Sellers beginning to make concessions as Bay Area home prices drop


For the first time in years, the tables are starting to turn in the Bay Area’s insane housing market — as prices drop, some sellers have been forced to make concessions.

They’re chipping in to help pay closing costs and even to buy points to lower mortgage rates — all to convince increasingly reluctant buyers that the time is right to purchase a home.

“I’m seeing sellers concerned about prices dropping,” said San Jose-based real estate agent Gustavo Gonzalez, who works with both buyers and sellers. While he said recent price drops have not been drastic, sellers are having to reset their expectations of what they can get for their property.

The change comes as June home sale prices dropped from the previous month in all of the five core Bay Area counties, according to new data from CoreLogic and DQNews. Meanwhile inflation and interest rates remain high, giving many potential buyers pause. But there’s no reason to assume the real estate market is about to come crashing down, experts say. After all, prices are still extremely high.

Chart showing median sale price for a single-family homein the Bay Area dropped in June from the month before, continuing a cooling trend though prices remain high.“The market is absolutely changing,” said David Stark, public affairs director for the Bay East Association of Realtors. “Particularly when you have buyers or sellers in the market expecting certain things to happen because that’s what’s been happening, when you do have a shift it’s a big deal and it raises some eyebrows. However, you’ve got to take a longer view.”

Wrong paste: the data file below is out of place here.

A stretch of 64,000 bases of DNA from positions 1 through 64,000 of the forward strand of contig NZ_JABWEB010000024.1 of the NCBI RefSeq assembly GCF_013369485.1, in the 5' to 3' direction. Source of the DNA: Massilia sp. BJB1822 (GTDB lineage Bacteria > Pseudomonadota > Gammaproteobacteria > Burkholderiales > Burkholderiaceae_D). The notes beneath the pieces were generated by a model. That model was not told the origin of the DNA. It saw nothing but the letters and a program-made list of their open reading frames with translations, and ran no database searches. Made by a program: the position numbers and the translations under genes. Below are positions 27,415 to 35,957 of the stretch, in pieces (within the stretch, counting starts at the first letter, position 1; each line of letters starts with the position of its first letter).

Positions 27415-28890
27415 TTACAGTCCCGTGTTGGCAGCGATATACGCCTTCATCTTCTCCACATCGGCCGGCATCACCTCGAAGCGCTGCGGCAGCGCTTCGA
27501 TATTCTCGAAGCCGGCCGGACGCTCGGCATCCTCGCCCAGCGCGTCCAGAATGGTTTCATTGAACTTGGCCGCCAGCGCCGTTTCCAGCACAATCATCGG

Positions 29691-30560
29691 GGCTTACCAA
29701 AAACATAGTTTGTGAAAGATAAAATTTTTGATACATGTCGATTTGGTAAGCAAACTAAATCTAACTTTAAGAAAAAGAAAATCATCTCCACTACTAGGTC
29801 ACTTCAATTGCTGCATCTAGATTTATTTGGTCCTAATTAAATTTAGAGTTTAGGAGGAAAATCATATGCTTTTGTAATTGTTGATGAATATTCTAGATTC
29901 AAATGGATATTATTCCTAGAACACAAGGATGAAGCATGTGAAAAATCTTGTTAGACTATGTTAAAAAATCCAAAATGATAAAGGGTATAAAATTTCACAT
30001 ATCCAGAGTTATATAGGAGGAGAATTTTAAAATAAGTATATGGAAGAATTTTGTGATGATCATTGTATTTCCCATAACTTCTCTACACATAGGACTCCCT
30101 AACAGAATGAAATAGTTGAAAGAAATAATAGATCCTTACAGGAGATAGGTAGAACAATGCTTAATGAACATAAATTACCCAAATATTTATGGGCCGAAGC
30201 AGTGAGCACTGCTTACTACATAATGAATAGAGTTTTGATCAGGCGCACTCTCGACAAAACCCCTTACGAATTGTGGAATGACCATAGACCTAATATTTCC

San Mateo County — the most expensive market in the five-county Bay Area — saw the median sale price of a single-family home drop from just under $2 million in May, to $1.83 million in June, the new data show. San Francisco fell from $1.9 million to $1.8 million, Santa Clara dropped from $1.8 million to $1.7 million, Alameda dipped from $1.4 million to $1.3 million, and Contra Costa — the most affordable of the Bay Area counties — went from $950,000 to $900,000.

The California Association of Realtors recently reported similar numbers, and the new data further cements the idea that the tides are turning.

The slightly lower prices may present an opportunity for buyers who previously had been boxed out of the market — especially if they shop around and try to find a below-average interest rate, said Sheila Cunha, president of the Bay East Association of Realtors. In addition, some sellers now are willing to offer various incentives that were unheard of when the market was hotter — such as helping a buyer “buy down” their mortgage by paying points upfront for a lower interest rate.

For sellers, the drop in prices can be distressing. Cunha has a listing on the market now that probably would have been priced several hundred thousand dollars higher if it listed in January or February.

“It’s just trying to remind the sellers that when they’re pricing their property, they need to be real,” she said. “We’re not living in the market that we’ve been living in for the last three years.”

The shift is coming as the Bay Area struggles with multiple economic stressors. Consumer prices in the Bay Area jumped by nearly 7% in June — the fastest year-over-year increase since 1984. Gas prices have soared since last year and the average interest rate for a 30-year fixed-rate mortgage peaked at 5.8% at the end of June, compared to 3% at that time last year, according to Freddie Mac.

“I’m seeing buyers somewhat shocked about the new interest rates because they’ve gone up and what they means about affordability and what they can purchase,” Gonzalez said.

In addition, the stock market has been volatile — adding an extra worry in a region where many homebuyers sell stocks to fund their home purchase, Gonzalez said. The combination of factors is causing some buyers to take a step back and re-evaluate their options.

The number of single-family homes sold in the five-county Bay Area dropped from 4,239 in May to 3,737 in June — a nearly 12% decrease. Summer is traditionally a busy time for home sales.

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